What is Sustainability?
Sustainable Viticulture is a concept, a paradigm and a set of local "best practices". The three components that make up sustainability are simply: environmental stewardship, social equity, and economic viability. It can be seen as a pathway that leads to improving environmental stewardship, worker safety, job satisfaction and economic fairness, and results in economic success over generations. It is a pathway to greater awareness of the consequences of one's actions on the farm, in the workplace, in the community, and the wider world around us. Sustainable vineyards and wineries help stabilize the economies of the communities where they reside.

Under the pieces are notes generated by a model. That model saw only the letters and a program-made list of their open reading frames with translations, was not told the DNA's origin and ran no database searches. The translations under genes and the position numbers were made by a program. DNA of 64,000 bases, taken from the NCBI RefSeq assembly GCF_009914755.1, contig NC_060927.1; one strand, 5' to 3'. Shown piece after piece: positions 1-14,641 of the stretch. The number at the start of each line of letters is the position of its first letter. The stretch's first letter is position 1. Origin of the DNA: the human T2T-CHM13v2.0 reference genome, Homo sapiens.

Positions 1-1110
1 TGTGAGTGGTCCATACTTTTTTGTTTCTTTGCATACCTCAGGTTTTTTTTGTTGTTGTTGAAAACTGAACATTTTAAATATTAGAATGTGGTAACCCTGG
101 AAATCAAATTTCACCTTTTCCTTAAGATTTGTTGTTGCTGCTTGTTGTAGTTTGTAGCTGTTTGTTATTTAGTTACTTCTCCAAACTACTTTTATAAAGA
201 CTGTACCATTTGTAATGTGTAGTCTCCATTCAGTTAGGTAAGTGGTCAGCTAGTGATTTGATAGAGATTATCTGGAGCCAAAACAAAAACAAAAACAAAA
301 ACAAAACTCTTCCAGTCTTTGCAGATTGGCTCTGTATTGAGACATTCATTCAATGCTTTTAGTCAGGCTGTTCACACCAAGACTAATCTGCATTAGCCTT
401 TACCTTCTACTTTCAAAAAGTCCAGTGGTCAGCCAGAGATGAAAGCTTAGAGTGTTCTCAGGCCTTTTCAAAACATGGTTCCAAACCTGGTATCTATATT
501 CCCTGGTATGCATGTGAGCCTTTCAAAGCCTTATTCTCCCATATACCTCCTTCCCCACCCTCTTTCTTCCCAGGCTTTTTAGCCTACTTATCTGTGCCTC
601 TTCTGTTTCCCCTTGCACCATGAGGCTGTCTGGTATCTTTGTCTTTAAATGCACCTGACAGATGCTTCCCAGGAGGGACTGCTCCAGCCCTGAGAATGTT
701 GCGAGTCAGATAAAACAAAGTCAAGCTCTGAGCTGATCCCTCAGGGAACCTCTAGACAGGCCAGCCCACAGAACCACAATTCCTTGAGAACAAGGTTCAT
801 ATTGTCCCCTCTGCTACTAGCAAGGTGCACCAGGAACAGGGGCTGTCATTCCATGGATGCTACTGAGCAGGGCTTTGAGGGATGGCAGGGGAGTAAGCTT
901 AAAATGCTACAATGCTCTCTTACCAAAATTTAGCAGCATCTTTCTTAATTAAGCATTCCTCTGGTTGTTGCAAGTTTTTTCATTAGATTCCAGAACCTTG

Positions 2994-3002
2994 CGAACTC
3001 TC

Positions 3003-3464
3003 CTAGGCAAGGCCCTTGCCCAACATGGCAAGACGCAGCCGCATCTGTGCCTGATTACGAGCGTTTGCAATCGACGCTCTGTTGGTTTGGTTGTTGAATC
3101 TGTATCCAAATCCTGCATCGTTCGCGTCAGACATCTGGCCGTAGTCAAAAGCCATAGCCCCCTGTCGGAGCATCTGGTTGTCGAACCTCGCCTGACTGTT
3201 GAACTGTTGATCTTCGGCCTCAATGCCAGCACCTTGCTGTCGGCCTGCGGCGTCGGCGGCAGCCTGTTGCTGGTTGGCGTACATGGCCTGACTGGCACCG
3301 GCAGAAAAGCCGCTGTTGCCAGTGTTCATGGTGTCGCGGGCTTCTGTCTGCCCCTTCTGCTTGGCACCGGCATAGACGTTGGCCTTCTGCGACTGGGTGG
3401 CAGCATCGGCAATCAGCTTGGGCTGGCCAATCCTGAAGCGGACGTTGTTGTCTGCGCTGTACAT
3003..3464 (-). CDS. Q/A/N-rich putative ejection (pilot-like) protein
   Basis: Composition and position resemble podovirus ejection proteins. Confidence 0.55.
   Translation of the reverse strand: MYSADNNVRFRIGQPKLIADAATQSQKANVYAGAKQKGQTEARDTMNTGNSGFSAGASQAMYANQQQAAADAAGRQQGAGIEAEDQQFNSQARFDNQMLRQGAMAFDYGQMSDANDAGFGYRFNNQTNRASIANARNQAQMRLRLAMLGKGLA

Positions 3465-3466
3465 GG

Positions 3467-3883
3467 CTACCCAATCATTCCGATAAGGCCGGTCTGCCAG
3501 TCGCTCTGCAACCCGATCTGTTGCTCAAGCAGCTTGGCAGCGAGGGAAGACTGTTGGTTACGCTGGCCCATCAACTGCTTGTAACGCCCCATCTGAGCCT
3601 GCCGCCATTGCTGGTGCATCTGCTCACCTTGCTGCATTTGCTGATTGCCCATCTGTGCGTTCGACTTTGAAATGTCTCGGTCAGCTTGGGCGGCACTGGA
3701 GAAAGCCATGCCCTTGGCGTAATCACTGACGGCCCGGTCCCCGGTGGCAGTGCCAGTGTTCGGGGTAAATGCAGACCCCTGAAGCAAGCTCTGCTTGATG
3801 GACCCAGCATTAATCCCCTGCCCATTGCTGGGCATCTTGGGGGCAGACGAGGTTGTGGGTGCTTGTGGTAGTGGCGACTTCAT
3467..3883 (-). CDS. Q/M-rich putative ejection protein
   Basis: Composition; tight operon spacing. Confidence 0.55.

Stewardship of the environment refers to protecting the environment through conservation, recycling, regeneration, and restoration. It means taking responsibility for our choices. The responsibility for